1. How much will you pay each month?
Take a look at your budget to make sure you can afford the monthly payment. Look at your gross debt service ratio (GDSR). This is the percentage of your gross monthly income that you need to pay your basic housing costs. If your GDSR is higher than 32%, you may find it difficult to cover other expenses.
2. What is the total amount you’ll repay?
Find out how much the loan will cost when you add up all the interest you will pay, as well as all of the money you borrowed. The interest rate will depend on the type of loan. Some interest rates are fixed for the whole term of the loan. Others may go up and down as the Bank of Canada rate changes.
3. Is the loan secured?
The interest rate on a secured loan will often be lower than an unsecured loan. But if you don’t pay back the loan, the lender has a legal claim to whatever you use to secure the loan. That might be your home, your car or other property.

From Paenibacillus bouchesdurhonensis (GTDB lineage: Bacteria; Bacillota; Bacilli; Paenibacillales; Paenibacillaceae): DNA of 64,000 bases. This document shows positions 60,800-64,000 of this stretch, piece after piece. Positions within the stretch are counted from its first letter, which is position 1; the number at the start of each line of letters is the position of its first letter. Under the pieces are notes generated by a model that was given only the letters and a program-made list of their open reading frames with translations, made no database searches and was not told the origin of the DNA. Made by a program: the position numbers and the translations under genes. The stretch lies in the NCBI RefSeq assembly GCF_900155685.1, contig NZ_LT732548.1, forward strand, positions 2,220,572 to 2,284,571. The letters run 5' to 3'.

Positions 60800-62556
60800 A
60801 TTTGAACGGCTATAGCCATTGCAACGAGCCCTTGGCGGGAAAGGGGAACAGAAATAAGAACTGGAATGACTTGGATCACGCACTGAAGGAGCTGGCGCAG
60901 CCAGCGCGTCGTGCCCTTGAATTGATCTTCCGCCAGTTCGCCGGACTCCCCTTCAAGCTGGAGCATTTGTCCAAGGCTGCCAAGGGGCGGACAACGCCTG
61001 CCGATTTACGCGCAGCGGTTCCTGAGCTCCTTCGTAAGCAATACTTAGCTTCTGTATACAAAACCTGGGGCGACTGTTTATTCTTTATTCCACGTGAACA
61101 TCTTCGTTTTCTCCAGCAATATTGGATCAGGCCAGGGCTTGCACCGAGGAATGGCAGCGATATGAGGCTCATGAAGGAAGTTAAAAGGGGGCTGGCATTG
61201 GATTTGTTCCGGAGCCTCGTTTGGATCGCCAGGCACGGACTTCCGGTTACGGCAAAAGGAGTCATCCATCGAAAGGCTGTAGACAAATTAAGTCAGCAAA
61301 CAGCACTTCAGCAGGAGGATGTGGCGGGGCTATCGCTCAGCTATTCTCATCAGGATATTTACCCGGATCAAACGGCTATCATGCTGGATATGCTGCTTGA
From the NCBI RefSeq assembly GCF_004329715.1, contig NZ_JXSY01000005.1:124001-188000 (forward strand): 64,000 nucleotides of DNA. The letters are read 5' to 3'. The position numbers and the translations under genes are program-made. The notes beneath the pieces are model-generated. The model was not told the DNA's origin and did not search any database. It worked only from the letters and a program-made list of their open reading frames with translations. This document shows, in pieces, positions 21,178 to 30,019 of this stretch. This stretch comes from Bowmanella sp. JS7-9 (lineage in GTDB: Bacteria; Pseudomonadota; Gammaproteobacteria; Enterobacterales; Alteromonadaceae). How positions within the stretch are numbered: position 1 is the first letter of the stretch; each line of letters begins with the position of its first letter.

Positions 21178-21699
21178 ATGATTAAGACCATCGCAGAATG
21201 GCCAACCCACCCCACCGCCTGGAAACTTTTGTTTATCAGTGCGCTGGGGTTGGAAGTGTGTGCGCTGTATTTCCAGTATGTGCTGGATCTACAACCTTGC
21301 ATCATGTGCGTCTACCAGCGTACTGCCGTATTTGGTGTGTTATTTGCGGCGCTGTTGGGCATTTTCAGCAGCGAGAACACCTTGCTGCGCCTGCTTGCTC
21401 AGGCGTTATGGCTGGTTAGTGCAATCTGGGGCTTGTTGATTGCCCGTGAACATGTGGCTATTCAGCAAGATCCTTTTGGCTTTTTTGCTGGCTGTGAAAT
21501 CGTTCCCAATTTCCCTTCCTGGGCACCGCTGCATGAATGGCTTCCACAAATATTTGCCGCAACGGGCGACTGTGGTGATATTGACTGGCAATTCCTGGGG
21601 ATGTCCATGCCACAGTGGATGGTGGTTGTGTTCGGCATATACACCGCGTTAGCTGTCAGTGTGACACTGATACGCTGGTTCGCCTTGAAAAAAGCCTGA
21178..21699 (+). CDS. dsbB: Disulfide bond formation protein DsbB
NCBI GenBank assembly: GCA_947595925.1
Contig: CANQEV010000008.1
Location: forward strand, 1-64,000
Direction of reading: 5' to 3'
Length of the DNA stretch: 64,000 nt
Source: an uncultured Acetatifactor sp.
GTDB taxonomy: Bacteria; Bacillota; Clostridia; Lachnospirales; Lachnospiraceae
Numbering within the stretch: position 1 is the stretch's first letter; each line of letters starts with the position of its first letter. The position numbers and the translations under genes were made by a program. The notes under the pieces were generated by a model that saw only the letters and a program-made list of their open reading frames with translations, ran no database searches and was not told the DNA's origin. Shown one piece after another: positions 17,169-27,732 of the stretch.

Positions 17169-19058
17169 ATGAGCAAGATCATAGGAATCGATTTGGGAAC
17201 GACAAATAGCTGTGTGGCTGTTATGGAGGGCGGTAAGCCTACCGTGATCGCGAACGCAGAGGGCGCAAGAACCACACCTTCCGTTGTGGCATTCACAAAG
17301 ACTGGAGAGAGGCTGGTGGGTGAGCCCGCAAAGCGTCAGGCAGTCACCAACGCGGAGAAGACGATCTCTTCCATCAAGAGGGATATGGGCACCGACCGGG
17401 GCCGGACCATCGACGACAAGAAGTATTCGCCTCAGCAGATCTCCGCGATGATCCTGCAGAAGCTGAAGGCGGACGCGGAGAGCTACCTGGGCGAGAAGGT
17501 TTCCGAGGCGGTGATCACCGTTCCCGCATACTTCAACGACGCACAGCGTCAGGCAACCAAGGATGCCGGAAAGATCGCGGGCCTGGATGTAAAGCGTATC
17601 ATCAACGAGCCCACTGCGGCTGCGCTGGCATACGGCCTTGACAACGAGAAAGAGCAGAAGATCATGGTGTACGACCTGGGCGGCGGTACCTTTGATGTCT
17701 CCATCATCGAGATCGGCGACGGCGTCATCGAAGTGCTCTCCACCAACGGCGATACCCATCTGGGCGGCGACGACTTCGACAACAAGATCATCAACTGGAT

4. How long will it take to repay the loan?
This is the loan term. The longer the term of your loan, the more interest you will pay (if the interest rate stays the same). Find out if there is a penalty for paying the loan off early. Some lenders charge a fee if you make extra payments, or repay the whole loan early. Others offer more flexible options.
5. If you miss a payment, does the interest rate change?
With some loans, the interest rate might increase by 2% or more if you don’t make a payment by the due date.
6. Do you have to pay for any insurance?
Your lender might require you to insure your loan. This means the lender will make your monthly payments if you can’t for specific reasons, such as getting sick and being unable to work. If loan insurance is optional, find out how much extra it will cost and what it will cover. You may decide you don’t need the insurance.
Only borrow what you can afford. If your gross debt service ratio is higher than 32%, you may find it difficult to cover other expenses.